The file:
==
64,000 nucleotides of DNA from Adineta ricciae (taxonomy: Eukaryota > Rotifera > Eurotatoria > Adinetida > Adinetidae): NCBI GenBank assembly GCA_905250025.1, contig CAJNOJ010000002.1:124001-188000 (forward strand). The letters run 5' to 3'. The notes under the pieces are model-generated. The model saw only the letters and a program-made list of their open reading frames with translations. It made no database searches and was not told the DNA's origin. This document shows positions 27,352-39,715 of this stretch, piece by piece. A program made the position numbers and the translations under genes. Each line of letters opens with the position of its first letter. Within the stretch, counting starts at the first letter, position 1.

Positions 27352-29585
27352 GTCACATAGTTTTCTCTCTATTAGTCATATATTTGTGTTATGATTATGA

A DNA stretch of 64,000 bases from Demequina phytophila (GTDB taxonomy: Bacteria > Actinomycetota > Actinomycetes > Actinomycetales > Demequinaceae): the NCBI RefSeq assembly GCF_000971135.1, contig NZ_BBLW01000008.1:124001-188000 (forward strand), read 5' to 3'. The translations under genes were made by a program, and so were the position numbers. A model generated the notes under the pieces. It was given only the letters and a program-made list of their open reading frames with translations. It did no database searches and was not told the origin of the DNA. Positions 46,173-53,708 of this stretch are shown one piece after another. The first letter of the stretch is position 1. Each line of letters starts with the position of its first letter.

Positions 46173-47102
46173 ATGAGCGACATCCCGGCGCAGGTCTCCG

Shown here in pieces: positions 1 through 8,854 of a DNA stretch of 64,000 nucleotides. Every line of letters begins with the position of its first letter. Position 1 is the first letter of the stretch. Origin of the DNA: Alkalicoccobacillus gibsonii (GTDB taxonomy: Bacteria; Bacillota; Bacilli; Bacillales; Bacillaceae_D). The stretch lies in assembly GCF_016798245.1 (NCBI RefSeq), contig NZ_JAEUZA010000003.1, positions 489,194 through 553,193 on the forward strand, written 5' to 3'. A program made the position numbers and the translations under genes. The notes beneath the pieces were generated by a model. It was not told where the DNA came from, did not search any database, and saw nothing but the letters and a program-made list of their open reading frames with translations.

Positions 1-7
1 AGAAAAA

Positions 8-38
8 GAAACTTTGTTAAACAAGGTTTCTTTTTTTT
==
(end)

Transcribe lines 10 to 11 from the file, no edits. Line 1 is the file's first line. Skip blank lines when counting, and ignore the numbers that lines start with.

Positions 8-38
8 GAAACTTTGTTAAACAAGGTTTCTTTTTTTT